Ethanol and anaesthetics increase glycogen levels in the brain. However, no data have been reported about the effect of ethanol on glycogen and glucose metabolism in specific brain regions. We have studied the concentrations of glycogen, glucose, glucose 6-P, glucose 1,6-P2and fructose 2,6-P2and the activities of glycogen synthase, glycogen phosphorylase and glycogen phosphorylase kinase in seven brain regions of starved rats following treatment with a single dose or several doses of ethanol. Our results show that: (1) the effect of ethanol on glucose metabolism depends on whether it is given in one single dose or in a series of doses; (2) glycogen concentration increases after a single dose of ethanol but not after long exposure; (3) glucose, glucose 6-P in some areas, and the bisphosphorylated sugar, fructose 2,6-P2significantly increase after prolonged exposure to ethanol; and (4) the enzymatic activities of glycogen metabolism are not modified after a long exposure to ethanol. In summary, these data show that ethanol may modify the use of glycogen, glucose and derivatives in brain. Moreover, the changes produced depend on the pattern of ethanol intake and the brain area considered. © 1994.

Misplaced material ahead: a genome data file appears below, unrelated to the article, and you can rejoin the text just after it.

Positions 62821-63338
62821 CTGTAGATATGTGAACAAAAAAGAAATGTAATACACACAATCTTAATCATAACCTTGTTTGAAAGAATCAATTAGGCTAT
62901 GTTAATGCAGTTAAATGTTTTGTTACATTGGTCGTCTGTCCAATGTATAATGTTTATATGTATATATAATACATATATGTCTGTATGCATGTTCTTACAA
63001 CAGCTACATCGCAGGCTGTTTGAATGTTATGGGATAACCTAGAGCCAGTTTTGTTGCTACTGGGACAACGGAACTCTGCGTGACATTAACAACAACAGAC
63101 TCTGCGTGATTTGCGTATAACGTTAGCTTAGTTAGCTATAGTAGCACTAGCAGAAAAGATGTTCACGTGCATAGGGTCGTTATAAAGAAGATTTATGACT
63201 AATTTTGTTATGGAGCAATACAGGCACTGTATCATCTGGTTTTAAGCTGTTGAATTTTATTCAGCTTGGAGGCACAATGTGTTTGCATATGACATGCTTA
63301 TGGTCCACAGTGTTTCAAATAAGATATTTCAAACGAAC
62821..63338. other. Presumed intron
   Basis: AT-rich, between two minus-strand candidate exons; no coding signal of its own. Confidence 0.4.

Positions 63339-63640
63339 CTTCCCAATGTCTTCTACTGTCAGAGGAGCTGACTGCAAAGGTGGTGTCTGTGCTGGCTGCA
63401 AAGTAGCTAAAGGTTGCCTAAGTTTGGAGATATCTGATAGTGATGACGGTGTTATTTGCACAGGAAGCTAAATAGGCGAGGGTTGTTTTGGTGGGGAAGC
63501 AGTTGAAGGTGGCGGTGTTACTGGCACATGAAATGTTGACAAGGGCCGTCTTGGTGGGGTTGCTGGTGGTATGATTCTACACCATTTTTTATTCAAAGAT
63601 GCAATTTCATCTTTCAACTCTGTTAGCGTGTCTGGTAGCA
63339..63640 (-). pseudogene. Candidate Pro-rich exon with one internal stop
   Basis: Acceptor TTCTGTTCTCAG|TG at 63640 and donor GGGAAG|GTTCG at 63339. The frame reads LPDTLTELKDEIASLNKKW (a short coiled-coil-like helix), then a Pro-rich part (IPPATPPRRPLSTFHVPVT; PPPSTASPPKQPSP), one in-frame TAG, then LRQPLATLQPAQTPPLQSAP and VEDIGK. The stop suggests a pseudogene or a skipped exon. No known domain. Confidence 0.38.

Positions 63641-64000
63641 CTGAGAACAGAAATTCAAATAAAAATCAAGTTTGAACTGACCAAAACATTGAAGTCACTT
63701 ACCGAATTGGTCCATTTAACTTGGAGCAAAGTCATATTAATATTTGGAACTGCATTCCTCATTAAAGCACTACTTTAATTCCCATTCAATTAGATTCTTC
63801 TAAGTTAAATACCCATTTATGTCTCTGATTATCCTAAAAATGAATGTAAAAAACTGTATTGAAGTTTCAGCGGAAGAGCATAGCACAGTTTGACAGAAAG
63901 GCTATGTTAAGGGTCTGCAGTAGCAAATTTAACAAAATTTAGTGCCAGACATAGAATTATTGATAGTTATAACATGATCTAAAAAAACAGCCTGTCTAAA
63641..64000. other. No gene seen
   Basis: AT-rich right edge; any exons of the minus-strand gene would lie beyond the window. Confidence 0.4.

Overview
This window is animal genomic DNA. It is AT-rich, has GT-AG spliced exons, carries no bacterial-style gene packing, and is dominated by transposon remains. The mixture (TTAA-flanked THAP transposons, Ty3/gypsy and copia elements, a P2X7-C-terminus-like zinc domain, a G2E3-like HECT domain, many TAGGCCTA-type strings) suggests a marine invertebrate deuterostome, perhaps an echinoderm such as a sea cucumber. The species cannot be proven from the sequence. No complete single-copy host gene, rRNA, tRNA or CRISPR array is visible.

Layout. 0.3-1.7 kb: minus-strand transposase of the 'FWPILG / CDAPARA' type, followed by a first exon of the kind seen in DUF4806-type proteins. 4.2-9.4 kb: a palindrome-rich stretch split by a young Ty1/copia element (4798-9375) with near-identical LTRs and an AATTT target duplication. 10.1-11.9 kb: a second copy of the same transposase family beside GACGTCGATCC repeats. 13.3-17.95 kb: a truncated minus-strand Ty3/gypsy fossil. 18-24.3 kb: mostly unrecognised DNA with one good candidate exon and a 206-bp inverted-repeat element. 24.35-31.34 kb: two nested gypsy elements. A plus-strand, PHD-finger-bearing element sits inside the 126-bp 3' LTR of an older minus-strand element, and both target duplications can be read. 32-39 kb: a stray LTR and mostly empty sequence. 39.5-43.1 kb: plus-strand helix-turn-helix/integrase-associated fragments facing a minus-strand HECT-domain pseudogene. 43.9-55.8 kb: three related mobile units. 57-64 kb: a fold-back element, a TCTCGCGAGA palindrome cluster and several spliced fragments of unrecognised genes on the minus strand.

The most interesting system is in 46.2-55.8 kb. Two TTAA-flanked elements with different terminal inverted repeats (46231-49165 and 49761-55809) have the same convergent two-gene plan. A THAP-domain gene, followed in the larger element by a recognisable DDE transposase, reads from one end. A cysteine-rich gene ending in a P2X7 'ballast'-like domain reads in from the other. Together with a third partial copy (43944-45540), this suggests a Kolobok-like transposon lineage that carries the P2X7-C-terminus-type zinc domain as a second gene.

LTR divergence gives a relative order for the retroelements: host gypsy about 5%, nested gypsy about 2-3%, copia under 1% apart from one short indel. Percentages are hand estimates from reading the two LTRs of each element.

Garriga, J., Sust, M., & Cussó, R. (1994). Regional distribution of glycogen, glucose and phosphorylated sugars in rat brain after intoxicating doses of ethanol. Neurochemistry International, 25(2), 175–181. https://doi.org/10.1016/0197-0186(94)90037-X